Prep baseball: Baseball looks like a job for Northwestern's Kaufman
The senior had a pair of doubles and three RBIs in his first varsity home game Thursday.
IRON RIVER — As Northwestern’s Tanner Kaufman strode to the plate Thursday against Chetek-Weyerhauser and Eminem’s hit “Without Me” played over the speakers.
“Guess who’s back, back again,” the song went. “Shady’s back, tell a friend. Guess who’s back, guess who’s back?”
Kaufman drove the ball into left-center field and drove in a run in his first-inning at-bat, but he wasn’t done. He hit a two-RBI double in the second inning and finished the day 2-for-2 with three RBIs and three runs scored in an 18-5, five-inning win. In his four at-bats over four innings, the Bulldogs never put Kaufman out.
In fact, the senior wasn’t exactly “back” for the Tigers, he was playing his first home game at the varsity level. Kaufman played baseball until he was in eighth grade but as high school started, he focused on football.
“I did track because I had college coaches telling me I was too slow to play football, so I decided that was what I needed to focus on,” Kaufman said. “Then I made my decision to play at the University of Wisconsin-River Falls and I figured why not have fun and take it a little easier.”
Northwestern coach Ryan Teal said Kaufman “didn’t skip a beat” coming back to the sport after four years, but he wasn’t sure how four years away would affect the senior.
“I was like this is high school pitching, you’re going to see curveballs, change-ups and off-speed stuff,” Teal said. “I wasn’t quite sure after him not seeing the ball for all these years, how he was going to react to it. But from the beginning of the season until now, he’s doing a great job seeing the ball, swinging the bat on the ball. He’s a strong kid, he can hit gaps and he’s just a good leader — he’s a good guy to have in the dugout.”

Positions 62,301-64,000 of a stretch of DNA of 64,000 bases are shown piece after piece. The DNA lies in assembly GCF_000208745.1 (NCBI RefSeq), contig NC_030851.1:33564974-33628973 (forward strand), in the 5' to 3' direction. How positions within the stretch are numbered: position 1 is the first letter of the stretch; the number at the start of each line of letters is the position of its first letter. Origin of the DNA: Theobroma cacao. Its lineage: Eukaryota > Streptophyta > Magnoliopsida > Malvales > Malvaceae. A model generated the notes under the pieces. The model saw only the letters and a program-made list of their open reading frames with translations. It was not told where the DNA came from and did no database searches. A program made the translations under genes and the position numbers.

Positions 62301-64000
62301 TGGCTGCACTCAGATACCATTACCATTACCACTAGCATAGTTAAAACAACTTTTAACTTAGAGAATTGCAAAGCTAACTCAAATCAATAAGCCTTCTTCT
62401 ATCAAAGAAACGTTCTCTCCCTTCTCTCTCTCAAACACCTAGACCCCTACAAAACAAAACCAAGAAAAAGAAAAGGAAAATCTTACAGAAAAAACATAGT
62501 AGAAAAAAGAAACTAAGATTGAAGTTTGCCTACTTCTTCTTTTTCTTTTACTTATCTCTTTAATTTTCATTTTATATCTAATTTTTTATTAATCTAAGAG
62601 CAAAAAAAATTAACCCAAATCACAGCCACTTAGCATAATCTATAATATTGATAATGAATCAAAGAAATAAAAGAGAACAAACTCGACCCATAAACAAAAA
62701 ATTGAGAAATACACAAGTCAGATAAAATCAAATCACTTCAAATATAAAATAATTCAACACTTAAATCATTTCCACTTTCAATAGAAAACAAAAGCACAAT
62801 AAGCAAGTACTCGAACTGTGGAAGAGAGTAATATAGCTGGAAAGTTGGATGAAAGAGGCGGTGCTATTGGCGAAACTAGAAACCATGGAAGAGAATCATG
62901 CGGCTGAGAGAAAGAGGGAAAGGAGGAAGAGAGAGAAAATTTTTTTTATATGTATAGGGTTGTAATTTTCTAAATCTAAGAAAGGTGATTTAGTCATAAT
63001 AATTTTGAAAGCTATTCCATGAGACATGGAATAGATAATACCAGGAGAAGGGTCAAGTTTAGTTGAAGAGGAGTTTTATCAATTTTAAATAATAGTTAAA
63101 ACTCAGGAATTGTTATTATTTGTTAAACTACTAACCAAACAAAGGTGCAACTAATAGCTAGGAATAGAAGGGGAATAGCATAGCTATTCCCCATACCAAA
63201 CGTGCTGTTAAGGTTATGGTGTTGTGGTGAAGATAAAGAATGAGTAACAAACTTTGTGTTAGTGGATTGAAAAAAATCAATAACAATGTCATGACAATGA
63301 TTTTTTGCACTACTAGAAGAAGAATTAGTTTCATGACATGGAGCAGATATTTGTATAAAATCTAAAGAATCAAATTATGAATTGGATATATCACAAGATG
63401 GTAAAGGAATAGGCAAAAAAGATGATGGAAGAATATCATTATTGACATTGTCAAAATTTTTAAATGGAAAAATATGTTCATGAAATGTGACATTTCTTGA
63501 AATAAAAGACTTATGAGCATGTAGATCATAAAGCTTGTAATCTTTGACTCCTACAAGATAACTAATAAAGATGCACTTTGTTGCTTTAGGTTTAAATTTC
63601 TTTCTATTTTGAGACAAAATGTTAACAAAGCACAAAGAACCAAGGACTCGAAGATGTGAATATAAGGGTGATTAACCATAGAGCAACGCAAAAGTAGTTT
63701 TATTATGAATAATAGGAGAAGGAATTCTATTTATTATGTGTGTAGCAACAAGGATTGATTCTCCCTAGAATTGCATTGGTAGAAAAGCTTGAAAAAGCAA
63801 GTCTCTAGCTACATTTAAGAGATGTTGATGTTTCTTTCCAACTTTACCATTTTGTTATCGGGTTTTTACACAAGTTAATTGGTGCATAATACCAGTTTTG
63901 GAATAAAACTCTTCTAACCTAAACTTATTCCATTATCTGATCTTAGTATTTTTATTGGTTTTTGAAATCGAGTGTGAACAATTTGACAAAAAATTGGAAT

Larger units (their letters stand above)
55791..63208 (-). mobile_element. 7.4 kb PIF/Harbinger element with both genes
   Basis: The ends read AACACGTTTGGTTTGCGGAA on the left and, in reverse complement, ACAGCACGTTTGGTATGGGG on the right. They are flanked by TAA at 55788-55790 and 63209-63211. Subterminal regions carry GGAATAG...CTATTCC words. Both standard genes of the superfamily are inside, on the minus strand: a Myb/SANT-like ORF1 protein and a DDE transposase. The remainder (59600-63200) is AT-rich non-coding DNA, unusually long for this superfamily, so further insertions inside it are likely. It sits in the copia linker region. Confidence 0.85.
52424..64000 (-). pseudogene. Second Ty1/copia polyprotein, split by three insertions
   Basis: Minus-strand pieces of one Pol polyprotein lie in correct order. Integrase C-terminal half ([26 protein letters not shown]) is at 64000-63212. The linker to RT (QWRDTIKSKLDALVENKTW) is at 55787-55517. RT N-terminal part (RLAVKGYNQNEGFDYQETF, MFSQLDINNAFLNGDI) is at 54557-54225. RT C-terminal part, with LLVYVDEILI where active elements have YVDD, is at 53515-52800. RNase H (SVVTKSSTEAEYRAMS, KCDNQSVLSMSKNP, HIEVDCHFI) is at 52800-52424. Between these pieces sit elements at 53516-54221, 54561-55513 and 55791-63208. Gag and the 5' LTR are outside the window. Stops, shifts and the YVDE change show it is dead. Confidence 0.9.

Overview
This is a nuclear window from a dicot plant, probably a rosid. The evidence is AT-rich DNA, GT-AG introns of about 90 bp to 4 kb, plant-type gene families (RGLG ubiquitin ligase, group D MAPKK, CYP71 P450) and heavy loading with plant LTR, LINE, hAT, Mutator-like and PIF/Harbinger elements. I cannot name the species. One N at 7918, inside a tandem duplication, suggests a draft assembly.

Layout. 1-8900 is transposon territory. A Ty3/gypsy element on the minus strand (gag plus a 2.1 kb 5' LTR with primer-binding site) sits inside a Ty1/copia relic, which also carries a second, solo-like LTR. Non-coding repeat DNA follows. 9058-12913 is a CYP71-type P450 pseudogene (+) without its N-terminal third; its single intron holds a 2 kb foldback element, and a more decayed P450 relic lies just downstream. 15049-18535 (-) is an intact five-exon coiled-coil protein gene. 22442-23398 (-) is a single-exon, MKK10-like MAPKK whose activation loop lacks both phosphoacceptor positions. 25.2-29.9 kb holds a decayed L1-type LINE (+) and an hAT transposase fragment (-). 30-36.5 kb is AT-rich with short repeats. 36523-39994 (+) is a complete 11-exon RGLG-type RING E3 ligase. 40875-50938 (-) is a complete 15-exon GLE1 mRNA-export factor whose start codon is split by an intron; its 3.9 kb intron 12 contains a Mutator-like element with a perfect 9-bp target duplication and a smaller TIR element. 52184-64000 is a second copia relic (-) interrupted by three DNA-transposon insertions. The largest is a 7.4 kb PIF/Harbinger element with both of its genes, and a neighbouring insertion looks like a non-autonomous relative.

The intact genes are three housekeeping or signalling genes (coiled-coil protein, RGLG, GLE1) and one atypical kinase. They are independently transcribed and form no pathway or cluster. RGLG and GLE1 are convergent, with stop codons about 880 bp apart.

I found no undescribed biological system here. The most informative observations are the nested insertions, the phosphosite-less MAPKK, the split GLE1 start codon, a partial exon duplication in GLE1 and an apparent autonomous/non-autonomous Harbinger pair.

Teal also said Kaufman’s speed in the outfield has been a benefit for the Tigers as well, this season.
Kaufman, who was recently named a WIAA scholar-athlete, said patience on the part of his coaches and teammates are part of the reason he’s been able to step back in as quickly as he could.
“I’m just really appreciative of Mr. Teal being patient and helping me along a little bit,” Kaufman said. “So him being patient and my friends being patient — and knowing it’s going to come along eventually, I just have to remember a few things from four years ago — really went a long way.”
Luke Sedin, a close friend and football teammate, said the pair are “always hanging out” and using the batting cage at Sedin’s house, but little actual “patience” was required when Kaufman showed up for practice this spring.
“He picks everything up so quickly, he’s such a great athlete to have on our team,” Sedin said. “He’s a great pick up for our outfield because he’s so quick and he’s got a great arm for being off for four years.”
It’s not just Kaufman with the hot bat for the Tigers. Boden Teal had three hits and two RBIs while Cole Lahti had two hits and three RBIs.
“I probably should have used a little more strategy — I thought about bunting and things like that,” Teal said. “But I told them, ‘I have so much confidence in all of you one through nine, I’m just going to let you guys swing away.”
Currently, Northwestern (7-4, 6-2) sits third in the Heart O’ North Conference with losses to Hayward and St. Croix Falls. Against the Saints, the Tigers managed only three hits in 17 at-bats, but Teal thinks they can play with anyone in the conference.
“We always see the opposing team’s best pitcher and we’re usually going to see him for 100 pitches,” Teal said. “We’ve got to learn to hit good pitching a little bit better and when we do that, we’re right up there with the top of the conference.”
Kaufman said stepping back on to a team that has a chance to win every night is exactly what he was looking for when he chose to return.
“It’s just fun and all my best friends are out here and that’s why I came out to do it again,” Kaufman said. “Plus, I love to compete and when I see a team that can win, I’m excited to get out there and compete with them. In eighth grade, we had all those traveling baseball memories, so being able to do it one more time for my senior year is pretty fun.”